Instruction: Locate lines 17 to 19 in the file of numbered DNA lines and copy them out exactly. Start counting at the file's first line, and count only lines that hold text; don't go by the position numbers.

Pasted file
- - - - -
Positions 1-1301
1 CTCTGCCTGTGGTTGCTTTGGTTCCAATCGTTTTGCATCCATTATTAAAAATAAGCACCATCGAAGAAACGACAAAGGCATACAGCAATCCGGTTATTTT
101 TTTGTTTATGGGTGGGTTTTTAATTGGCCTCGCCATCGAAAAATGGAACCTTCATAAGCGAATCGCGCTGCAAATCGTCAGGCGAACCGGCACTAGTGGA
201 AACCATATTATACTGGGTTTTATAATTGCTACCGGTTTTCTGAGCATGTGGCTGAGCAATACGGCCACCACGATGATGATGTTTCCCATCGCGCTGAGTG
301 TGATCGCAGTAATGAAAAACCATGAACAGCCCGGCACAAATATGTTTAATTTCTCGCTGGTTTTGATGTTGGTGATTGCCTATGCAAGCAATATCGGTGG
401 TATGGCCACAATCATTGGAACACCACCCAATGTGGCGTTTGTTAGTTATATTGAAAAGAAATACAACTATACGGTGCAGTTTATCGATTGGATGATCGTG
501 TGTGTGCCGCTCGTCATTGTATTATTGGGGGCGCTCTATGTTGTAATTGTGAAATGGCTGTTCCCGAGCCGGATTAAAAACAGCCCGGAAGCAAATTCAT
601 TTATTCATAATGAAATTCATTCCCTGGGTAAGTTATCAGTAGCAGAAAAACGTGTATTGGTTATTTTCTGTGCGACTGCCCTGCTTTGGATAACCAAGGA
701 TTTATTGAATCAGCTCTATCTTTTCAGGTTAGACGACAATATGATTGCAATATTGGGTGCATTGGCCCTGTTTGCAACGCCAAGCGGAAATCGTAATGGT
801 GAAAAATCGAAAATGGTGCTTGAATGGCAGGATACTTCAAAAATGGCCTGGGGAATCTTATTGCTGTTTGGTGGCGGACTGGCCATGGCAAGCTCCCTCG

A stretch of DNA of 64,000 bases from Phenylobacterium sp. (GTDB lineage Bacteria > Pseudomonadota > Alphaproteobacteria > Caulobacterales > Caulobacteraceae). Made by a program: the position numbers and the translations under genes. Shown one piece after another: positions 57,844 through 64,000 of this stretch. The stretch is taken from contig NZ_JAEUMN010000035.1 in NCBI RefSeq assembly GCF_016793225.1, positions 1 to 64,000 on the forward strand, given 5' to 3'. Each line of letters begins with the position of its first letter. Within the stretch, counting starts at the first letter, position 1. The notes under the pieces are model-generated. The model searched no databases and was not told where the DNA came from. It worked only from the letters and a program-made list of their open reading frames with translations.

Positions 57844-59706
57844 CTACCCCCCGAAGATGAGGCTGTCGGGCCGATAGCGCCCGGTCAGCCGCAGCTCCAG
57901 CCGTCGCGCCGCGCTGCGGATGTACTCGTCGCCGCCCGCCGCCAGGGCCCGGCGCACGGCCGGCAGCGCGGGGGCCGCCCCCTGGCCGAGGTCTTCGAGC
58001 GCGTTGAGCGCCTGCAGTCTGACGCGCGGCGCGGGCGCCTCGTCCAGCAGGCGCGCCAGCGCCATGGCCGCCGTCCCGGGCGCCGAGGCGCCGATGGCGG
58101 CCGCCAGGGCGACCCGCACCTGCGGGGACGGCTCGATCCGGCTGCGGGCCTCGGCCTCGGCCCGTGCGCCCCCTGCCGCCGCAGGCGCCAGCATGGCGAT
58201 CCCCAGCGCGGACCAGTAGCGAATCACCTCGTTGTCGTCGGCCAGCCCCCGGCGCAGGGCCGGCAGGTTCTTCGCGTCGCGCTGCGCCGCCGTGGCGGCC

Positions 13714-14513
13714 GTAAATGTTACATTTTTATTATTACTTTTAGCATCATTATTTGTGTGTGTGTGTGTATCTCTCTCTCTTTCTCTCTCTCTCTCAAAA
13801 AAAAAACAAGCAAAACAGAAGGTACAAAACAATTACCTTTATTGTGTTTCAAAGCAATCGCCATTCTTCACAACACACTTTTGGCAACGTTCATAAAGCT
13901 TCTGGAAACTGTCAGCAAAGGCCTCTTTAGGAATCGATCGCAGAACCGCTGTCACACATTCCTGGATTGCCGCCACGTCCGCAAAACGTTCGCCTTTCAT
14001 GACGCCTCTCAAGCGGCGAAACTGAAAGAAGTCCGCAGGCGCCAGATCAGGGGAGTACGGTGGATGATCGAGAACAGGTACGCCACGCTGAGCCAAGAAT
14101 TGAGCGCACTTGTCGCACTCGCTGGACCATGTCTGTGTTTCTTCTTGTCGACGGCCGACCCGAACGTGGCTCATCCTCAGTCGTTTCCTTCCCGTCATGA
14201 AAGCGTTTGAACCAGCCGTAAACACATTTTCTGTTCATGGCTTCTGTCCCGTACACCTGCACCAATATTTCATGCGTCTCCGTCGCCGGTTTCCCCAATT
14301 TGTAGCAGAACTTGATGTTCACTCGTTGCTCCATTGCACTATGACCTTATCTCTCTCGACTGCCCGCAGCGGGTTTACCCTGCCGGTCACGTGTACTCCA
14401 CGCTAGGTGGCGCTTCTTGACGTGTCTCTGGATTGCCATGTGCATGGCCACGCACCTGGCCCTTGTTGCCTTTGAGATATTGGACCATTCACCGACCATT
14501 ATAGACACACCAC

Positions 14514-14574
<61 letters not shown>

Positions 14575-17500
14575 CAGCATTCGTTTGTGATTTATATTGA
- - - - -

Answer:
58201 CCCCAGCGCGGACCAGTAGCGAATCACCTCGTTGTCGTCGGCCAGCCCCCGGCGCAGGGCCGGCAGGTTCTTCGCGTCGCGCTGCGCCGCCGTGGCGGCC

Positions 13714-14513
13714 GTAAATGTTACATTTTTATTATTACTTTTAGCATCATTATTTGTGTGTGTGTGTGTATCTCTCTCTCTTTCTCTCTCTCTCTCAAAA